Eric Schmidt has announced that he is to step down as CEO of web giant Google, making way for company founder Larry Page.
The decision reflects a desire to “simplify our management structure and speed up decision making”, Schmidt wrote in a company blog post. “We have … agreed to clarify our individual roles so there’s clear responsibility and accountability at the top of the company.”
Page was the original CEO of Google, until the company appointed former Sun Microsystems and Novel executive Schmidt in April 2001. “Larry, in my clear opinion, is ready to lead,” Schmidt wrote yesterday.
Schmidt will continue to serve as Google’s chairman, while co-founder Sergey Brin will continue to lead strategic projects and Google’s product development.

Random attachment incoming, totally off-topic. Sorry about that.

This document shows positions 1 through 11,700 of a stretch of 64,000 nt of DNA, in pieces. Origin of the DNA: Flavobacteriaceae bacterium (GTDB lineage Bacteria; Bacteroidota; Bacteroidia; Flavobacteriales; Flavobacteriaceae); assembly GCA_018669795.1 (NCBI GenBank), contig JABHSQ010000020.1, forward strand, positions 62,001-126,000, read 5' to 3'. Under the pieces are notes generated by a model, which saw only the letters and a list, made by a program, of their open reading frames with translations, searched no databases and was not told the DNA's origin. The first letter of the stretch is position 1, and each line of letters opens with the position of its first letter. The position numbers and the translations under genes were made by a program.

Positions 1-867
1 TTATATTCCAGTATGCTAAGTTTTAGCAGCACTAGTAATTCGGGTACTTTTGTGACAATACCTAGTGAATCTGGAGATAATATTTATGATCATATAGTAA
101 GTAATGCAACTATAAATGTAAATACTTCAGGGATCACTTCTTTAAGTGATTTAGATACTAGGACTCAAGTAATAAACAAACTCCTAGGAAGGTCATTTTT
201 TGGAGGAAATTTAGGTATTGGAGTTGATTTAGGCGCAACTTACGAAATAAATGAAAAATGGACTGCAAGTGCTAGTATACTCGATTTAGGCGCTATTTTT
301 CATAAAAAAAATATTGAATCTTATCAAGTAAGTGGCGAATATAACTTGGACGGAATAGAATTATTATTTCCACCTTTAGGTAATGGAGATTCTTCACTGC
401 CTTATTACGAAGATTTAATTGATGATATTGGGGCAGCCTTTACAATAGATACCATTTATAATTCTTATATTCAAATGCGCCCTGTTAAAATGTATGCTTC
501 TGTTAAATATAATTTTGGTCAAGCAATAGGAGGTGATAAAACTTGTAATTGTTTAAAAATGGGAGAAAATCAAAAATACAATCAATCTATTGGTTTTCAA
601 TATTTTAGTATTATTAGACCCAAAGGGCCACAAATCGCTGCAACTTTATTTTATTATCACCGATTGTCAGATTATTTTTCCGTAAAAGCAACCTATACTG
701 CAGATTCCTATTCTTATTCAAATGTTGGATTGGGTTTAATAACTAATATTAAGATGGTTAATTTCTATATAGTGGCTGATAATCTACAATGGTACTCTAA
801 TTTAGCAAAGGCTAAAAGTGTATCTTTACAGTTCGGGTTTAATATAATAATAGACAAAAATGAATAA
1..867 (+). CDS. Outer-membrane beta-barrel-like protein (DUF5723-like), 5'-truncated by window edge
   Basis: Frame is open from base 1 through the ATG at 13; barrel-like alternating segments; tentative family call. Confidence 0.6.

The announcement came as the company reported revenues of $8.4 billion for its financial quarter, up 26% for the same period of the previous year and significantly above analysts’ estimates.
The UK contributed $878 million in revenue, 10% of the company’s total sales.
A filing to the Securities and Exchange Commission revealed that Schmidt plans to sell 534,000 of the 9.2 million shares he holds in the company, which will net him around $330 million.